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Hats Off    |    by
Column dedicated to sharing news about community activities, service projects, and other events that are important to the life of the residents of our "mountain."

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published on 04/28/2005

Hats our Sound Waves

By staff writer

Have you ever thought about how words you say or what actions you take impact others? Did you ever say something and wish instantly that you could take it back? You can’t. Not only is it said, but it may in fact continue to be heard for eternity. “Who knows the exact time a bell stops ringing? The sound waves keep expanding outward in space like ripples from a thrown stone,” according to author Drew Leder.

I love the opening of the movie “Contact” with Jodie Foster. I’ve never seen the whole movie, but the opening is great. The camera is focused on earth as seen from outer space. Sounds we hear are those coming from televisions, radios, stereos, computers and voices – so vast that it comes across as noise. As the camera backs farther out into space, the sounds become more audible, those of television and radio and the spoken words of languages around the world. Still farther out we hear early television and radio, and even farther out just radio, until we are so far away from earth that all we hear are the few words spoken through radio waves early in history. The implication here is that those first few words, although spoken many years ago, can still be heard somewhere in outer space!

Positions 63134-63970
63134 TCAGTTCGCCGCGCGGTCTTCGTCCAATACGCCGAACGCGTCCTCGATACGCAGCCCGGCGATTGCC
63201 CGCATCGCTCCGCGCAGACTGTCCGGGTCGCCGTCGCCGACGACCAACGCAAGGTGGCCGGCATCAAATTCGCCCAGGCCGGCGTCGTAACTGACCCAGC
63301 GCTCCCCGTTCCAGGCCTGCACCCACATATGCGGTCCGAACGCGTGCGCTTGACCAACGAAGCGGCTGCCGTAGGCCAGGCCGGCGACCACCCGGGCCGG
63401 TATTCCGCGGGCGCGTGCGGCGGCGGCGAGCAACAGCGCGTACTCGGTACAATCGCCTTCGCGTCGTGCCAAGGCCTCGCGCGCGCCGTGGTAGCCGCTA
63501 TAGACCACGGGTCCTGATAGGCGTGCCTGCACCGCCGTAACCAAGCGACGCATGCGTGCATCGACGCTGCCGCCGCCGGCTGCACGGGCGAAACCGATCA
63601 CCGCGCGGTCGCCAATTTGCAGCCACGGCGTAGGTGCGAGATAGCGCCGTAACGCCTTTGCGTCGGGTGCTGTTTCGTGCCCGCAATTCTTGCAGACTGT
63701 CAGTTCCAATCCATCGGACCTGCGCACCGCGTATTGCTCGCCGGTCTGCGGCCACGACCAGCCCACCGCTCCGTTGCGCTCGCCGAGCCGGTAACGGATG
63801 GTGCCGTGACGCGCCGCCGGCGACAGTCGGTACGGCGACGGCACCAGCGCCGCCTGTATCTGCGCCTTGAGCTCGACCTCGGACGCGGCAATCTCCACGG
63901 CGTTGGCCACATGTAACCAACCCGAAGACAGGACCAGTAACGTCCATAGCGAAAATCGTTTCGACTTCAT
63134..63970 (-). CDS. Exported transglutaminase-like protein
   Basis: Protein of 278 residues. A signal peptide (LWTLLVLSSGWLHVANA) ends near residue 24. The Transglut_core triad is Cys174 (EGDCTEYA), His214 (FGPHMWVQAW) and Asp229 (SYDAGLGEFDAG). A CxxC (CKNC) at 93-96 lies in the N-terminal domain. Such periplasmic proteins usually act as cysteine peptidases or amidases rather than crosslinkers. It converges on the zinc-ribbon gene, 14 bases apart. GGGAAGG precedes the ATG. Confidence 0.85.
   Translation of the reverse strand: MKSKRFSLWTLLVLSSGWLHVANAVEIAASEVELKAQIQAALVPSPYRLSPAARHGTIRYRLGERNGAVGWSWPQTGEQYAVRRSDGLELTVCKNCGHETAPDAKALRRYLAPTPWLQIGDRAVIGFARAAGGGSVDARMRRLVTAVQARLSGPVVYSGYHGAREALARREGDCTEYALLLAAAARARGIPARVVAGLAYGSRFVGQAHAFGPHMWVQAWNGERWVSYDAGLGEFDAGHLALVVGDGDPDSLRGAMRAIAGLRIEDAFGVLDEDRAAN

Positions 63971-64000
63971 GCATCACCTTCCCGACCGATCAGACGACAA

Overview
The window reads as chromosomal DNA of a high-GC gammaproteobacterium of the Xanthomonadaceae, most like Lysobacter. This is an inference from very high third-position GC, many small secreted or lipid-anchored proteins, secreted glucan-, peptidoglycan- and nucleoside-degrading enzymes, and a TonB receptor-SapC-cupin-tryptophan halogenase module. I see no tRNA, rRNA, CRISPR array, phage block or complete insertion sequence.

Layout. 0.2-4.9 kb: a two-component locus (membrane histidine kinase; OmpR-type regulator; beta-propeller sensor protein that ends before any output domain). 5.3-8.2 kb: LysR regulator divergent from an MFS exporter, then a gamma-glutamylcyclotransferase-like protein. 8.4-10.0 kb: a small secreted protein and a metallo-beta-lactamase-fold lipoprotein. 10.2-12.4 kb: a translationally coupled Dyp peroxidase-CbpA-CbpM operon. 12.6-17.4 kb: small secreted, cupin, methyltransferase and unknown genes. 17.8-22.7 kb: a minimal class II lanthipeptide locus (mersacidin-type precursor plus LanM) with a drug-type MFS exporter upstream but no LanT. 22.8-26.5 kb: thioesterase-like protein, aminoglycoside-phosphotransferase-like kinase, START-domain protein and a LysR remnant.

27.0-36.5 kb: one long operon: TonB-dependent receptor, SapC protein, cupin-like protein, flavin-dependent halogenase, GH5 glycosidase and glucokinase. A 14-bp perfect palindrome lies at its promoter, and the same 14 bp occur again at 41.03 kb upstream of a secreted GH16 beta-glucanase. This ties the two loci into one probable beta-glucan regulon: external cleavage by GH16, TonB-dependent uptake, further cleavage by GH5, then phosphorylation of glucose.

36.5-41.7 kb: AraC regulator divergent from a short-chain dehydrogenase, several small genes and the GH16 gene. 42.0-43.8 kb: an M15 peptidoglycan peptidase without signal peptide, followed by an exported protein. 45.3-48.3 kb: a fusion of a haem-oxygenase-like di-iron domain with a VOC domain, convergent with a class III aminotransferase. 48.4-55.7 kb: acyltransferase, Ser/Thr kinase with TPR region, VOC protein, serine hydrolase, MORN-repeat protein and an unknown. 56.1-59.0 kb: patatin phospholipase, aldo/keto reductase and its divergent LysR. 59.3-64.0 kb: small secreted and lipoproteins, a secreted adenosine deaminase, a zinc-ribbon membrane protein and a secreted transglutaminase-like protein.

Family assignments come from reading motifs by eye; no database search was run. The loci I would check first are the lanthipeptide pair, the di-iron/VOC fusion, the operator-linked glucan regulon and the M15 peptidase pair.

What if the same were true about our actions? A perfect example is my grandmother, born in the early 1900’s, she died when I was six months old. I have only three memories of her. One is from my mother’s perspective, which is of a strict disciplinarian, set in her ways. The other is that she became blind late in life, suffered from vertigo, and died when she slipped in the bathtub and drown. Not very pleasant memories, right? And then a stranger visited a church in Baton Rouge five years ago as the guest preacher. The title of his sermon was “Everybody Should Have a Alice Nason in Their Life.”

According to this man, my grandmother was a champion to the underdog, especially him, encouraging my dad to stand up for him when the big kids in the neighborhood picked on him as a child. And then years later when my dad came home from boot camp and was headed to Europe during World War II, this man was privileged to see my grandmother kneeling beside my dad praying for his safety. Witnessing this action changed this man’s life, according to him, and thus he became an Episcopal priest.

Our communities are small and everything that happens impacts everyone whether it’s good news or bad. A friend once said that every time he opens a copy of the Signal Mountain Mirror, he can’t help but see a picture or read a story about someone he knows. That’s what it’s all about, folks. Telling our stories. Who knows? Maybe something that is said or done today will expand outwardly and eventually impact someone tomorrow, or next year …… or even fifty years from now.